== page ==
The morning light shines on a thin layer of fog atop the Golden Gate Bridge as I leave San Francisco. I will go back home. Somehow. That provokes a strange feeling in me. But I still have a month to go.
A month in the wild nature I hope to find in the northern regions of the USA. Blue lakes, snow, dark evergreen trees, hot springs. A month in which I will try to live without motels. A month in which I hope to spend many nights more privately. I signed up for Couchsurfing.
There is a red shimmer to the bark covering huge, ancient trees in the Muir Woods, a US National Monument just north of San Francisco. A stream ripples, and then throws up foam. Moss hangs from bare branches like tinsel on a Christmas tree. I run from chattering tourists on a path less traveled and then hike almost alone for two hours among the magnificent California Redwoods.
That afternoon I meet my very first Couchsurfing hosts in Vallejo, a very warm and welcoming older couple. We end the evening with a delicious, homemade salad on their terrace.
The next day we tour together through the Napa Valley, a valley famous for its wine production. There are tasting rooms everywhere. Grape vines rise up and cover the golden hills. It is almost like a the Rhine region and I feel like I am back in Germany.
We visit some cute western-like towns and wind up in a park where we have a picnic with bread, olives and wine. My idea about exploring the wild, not so well-known north with local people turns out to be a wonderful experience.
Oh well, maybe not so good. My next stop is in Carson City in Nevada, on the incredibly clear, blue Lake Tahoe. I again stayed with a Couchsurfing host. But the next morning I am shoved out the door at seven in the morning because the host does not allow guests in his apartment while he is working. He failed to mention this beforehand. I am - as we diplomatically say in Germany "irritated".
But as always, everything in life has more than one consequence. As a result of this “problem,” I meet the Dunford family at the lake. They are from Salt Lake City. We spend the day together kayaking. As evening nears, they invite me to Salt Lake City since I will be there in just a few days.
And in case you were wondering, I spent my second Carson City night in a motel. I was just too irritated to spend another night with the host.
The trip to Salt Lake City seems almost like a vision. The outlines of black and red mountains are reflected on white salt surfaces. The heat tries to suggest a surface of water that is not there. Or is it?
Mile after mile, the highway runs this landscape that appears to have been created in the Apocalypse. Occasionally there are transmission towers or the outlines of glistening buildings that almost seem as they could be UFO landing sites.
My reception at the Dunford's is simply wonderful. The family is Mormon, so I go with them to a performance of the famous Mormon Tabernacle Choir on the very first morning. Afterwards I go on a tour of the extraordinary Temple Square where I am able to talk with people about faith and life after death. No one is pushy. The interchange of ideas is exciting.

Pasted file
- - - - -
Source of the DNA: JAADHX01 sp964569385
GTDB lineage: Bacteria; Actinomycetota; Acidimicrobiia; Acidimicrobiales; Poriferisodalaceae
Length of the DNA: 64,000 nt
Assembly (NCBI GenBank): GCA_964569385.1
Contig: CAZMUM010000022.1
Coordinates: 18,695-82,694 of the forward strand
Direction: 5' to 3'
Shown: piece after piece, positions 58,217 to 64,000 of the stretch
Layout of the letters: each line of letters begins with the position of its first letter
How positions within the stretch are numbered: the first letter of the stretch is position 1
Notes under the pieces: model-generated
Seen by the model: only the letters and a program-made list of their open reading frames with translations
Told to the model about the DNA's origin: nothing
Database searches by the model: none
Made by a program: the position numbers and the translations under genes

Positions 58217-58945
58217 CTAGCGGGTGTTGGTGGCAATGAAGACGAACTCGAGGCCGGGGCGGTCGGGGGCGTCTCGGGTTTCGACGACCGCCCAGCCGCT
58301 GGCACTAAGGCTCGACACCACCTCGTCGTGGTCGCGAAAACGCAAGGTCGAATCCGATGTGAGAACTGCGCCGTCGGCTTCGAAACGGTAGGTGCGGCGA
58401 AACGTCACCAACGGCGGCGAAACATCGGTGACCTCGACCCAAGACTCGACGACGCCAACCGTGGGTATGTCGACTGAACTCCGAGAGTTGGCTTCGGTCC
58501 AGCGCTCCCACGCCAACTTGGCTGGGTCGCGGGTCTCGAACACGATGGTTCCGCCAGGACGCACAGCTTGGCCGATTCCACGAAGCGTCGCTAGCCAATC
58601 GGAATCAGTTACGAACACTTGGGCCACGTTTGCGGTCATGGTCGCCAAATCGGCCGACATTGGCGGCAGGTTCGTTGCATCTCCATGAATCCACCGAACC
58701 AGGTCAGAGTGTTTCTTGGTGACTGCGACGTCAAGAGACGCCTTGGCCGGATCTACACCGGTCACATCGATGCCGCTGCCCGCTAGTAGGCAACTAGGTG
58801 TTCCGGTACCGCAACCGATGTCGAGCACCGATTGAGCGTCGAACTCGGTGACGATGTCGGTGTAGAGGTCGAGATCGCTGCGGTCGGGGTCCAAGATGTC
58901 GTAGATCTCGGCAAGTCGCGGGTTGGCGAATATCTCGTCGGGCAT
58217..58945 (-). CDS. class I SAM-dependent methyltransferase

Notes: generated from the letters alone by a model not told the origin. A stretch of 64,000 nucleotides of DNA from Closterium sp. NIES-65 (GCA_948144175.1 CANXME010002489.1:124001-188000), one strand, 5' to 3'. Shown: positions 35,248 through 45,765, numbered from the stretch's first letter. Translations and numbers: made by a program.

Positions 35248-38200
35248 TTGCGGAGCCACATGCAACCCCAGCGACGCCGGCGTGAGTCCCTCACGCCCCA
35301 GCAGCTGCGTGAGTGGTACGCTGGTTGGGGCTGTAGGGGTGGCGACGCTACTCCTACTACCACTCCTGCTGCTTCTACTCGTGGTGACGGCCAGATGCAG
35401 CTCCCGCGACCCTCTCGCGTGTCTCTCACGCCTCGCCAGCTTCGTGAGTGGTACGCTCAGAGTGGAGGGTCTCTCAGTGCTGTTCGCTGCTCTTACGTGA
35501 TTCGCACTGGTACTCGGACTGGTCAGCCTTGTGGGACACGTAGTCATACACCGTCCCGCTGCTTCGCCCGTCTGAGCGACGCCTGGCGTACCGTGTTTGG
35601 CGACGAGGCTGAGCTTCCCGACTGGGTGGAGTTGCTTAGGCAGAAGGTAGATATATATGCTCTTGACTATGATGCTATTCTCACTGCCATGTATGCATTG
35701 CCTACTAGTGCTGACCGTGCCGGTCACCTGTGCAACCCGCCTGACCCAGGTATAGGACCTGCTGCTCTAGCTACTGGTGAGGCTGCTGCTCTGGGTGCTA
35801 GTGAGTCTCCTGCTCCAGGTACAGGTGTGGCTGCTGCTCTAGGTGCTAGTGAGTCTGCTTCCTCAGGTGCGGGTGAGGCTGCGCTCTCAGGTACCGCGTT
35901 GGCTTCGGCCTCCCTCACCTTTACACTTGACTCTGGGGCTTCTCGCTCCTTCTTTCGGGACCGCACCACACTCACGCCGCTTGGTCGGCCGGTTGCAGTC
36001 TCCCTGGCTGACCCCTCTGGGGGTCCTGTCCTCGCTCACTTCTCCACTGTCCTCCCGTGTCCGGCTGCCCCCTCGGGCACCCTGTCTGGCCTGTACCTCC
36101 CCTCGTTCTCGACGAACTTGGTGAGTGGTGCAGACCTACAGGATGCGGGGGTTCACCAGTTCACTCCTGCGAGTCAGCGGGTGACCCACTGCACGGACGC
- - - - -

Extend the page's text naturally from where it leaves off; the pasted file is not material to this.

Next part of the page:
In the evening I take a walk into the sunset with the father, the son and their two dogs. I hear an owl for the first time in my life.
The next day we start early and climb for two hours into the mountains to reach some hot springs. These are natural sources of warm water. You can actually swim in the pools. There s a cold waterfall right next to the hot spring. Dozens of large yellow Swallowtail butterflies that seem to fly up from the surface whenever a splash drops in their midst.
In the afternoon, the temperature rises to over 104F. As for the Great Salt Lake, it stinks. And the water quality? It seems to be set to a level we could call, “rash.”
In the evening it gets cooler. Claire - the family’s 18-year-old daughter - and I drive downtown to watch the sun set over the State Capitol building. It is dark as we hike across a car park overlooking the city lights below. It is pleasantly warm, and everything here has an infinite feeling about it. We have a late meal in a hipster sandwich bar, and we chat. We talk as if it is something we do every evening. My restless travel heart suddenly begins to beat in a new level of comfort.
On my last day, we drive to Park City, which is a resort area for winter sports. We hike up to a mountain lake at an altitude of almost 10,000 feet. There is a rope hanging from a tree. You use the rope to swing yourself over the water and let go.
I hesitate. Is the water cold? Aren’t there rocks under the surface? Claire jumps.
“Just do it!” she calls as she laughs brightly.
“You only live once,” I think. So, I grab the rope, start running and jump.
Let go of everything! I have so many things planned for this trip, and now - in the end - I feel the threads slip out of my hand. No plan. Everything is possible. As I emerge from the water unhurt, I begin to grin. The water was not cold. The rocks were far away.
In the evening I go with Claire to my first yoga class. There are two weeks left on my way to Chicago. Two weeks to do as many things as possible for the first time in my life. In the wild north.